Things are downright frosty back at home. Louis asks Lestat about Antoinette. Lestat replies that it’s over. They make awkward plans for a date night, after Louis attends a Du Lac family gathering, which goes… horribly. His mother tells Louis he’s not allowed and mutters that the devil walks at nights. Louis’ brother in-law attempts to keep him out, but he kicks the doors in. It is a massive overreaction due to Louis’ vampire strength, which terrifies Grace (Kalyne Cole) and the twins. After revealing a part of himself to his family, Lestat runs home to find Lestat playing the piano in a house full of drunken military men. The new city ordinance had caused the Azalea to close and the electricity to be cut off. Lestat smiles and says that he has figured out Louis’ type. He suggests that he can screw the soldiers and then eat them. (LOL, Lestat wouldn’t say “screw” — it’s all for the benefit of the readership. )

When Louis gets upset, Lestat forces their guests to leave. “What can you say? I’m a lot. He snips.

He was jealous of Louis’s actions in the swamp. He also drained two rats and a dog. “This is not a way to live!” He screams.

Interview with the Vampire

Jacob Anderson as Louis De Point Du Lac

| Credit: Alfonso Bresciani/AMC

“That’s because you took my life!” Louis shouts back. He’s about to lose everything he cares about, the Azalea. Fenwick offers to buy the property back at 15 cents on the dollar, and with his mother’s words still ringing in his ears, Louis is overwhelmed — particularly because he’s been neglecting his hunger.

He puts a “no whites permitted” sign on the Azalea. This invites harassment from the police and the elders of the town. Take a Black man in America and make him a vampire. Let’s see what happens,” Daniel thinks. You’ll be amazed. This is an adaptation. You can take a beloved older property and keep the core of its speciality, but inject the current concerns and conversations into it. It gives it a new meaning. If done with the same care as this series, it elevates the themes that are already present in the material.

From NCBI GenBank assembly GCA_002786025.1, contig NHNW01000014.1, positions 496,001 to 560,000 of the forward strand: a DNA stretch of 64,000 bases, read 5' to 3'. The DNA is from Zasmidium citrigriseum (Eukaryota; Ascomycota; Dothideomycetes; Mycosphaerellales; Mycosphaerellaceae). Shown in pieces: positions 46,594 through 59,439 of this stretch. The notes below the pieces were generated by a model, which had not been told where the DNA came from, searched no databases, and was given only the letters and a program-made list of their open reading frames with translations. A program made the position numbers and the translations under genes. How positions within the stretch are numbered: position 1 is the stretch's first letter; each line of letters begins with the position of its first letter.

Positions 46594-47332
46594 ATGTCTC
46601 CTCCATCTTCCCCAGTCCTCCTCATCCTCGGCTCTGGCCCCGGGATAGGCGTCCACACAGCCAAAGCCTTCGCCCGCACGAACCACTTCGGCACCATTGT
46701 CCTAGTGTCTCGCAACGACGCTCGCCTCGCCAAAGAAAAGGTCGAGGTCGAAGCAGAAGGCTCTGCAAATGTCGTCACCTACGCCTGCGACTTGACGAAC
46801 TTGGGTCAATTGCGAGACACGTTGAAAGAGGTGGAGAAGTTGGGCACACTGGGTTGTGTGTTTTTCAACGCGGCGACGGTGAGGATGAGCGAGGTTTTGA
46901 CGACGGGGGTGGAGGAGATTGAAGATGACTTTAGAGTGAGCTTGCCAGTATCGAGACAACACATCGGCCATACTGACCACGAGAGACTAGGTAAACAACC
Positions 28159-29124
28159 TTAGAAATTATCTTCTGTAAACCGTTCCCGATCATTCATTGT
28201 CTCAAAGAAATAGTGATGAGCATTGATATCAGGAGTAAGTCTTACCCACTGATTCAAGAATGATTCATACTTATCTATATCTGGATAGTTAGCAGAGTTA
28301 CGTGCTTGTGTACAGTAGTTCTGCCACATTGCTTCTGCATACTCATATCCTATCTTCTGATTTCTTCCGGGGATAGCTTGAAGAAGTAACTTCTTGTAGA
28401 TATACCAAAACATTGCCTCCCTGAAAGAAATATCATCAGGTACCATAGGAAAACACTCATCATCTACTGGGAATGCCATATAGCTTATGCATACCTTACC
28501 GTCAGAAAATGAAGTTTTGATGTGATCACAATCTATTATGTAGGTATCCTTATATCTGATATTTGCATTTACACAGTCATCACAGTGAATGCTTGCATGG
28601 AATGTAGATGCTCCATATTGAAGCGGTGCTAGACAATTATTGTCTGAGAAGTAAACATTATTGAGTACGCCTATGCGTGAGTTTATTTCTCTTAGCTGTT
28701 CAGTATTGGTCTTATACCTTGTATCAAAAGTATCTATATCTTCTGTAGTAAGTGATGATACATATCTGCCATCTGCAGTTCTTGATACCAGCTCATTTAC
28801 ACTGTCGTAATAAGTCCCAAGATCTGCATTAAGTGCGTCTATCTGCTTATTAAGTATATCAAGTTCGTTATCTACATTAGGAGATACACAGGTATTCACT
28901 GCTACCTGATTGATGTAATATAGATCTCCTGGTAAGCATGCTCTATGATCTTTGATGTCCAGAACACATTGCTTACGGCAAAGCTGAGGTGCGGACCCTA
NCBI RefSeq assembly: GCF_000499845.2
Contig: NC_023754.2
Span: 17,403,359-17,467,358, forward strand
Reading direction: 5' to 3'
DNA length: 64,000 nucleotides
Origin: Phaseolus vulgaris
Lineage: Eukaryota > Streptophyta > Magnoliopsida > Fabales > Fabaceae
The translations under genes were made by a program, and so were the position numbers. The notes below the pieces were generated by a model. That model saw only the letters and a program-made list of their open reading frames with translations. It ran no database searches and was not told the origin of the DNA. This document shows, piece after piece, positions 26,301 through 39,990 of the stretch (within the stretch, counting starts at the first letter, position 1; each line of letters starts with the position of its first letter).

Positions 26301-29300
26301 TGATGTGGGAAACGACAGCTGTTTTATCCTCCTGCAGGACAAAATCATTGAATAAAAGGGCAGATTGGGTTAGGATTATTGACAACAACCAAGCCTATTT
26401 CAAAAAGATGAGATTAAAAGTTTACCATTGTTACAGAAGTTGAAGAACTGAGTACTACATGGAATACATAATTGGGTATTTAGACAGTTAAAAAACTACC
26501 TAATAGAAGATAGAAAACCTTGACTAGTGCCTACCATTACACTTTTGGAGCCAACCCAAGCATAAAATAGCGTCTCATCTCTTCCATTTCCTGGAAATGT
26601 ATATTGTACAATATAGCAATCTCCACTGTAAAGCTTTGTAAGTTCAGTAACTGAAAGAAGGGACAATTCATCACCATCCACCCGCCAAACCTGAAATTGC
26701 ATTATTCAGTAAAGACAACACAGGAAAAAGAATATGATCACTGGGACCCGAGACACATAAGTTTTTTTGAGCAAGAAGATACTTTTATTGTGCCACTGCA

So yeah, the Black American vampire sneaks into Fenwick’s home that night. He waits with frightening stillness as Fenwick calls Fenwick arrogant, tiny, and mentions Fenwick’s sodomite townhouse.

We’re all okay that Louis kills this man, right? Cats, no. Yes, smug racists.

Louis does not even flinch when Fenwick pulls a gun on him and shoots him. He even offers to let him reload. He then attacks, screaming that perhaps he is arrogant. He’s also a vampire.

He leaves Fenwick’s corpse hanging outside St. Louis Cathedral, with his intestines spilling onto a “White Only” sign.

Of course, the city responds by burning the Azalea. Lestat comments that although it is against his teachings, he is happy that his mentor was killed with such grace. Louis is thrilled that Louis has finally accepted his dark gift. But Louis claims it’s proof that they will never work together. He says, “That’s why your always gonna be alone.” Lestat didn’t attempt to stop this from happening.

Louis walks through the streets, where there are fires and people running and screaming. He hears a cries for help from a fiery bedroom. He can’t save Storyville or the Azalea, but he can save her by saying “My light.” My Claudia. My redemption. “

Blood droplets

  • “Ken Burns can choke on the footnotes.” Imagine KB getting ahold these interview tapes. We’d love to see the slow pans across these sepia-colored photos.
  • Louis mentions meeting Jonah years in the future, with him reacting the way his past acquaintances all do. Louis couldn’t possibly put that one down to the moonlight.
  • My kingdom for a full scene of Lestat reading New Orleans trivia out loud to a clearly unimpressed Louis.
  • “What do you imagine confines us to a single note? Why not a chord? Why not a cluster? My, Lestat is a master of words. Although the murder is not particularly shocking, the talking is just as good.
  • Next week: Claudiaaaaaaaa!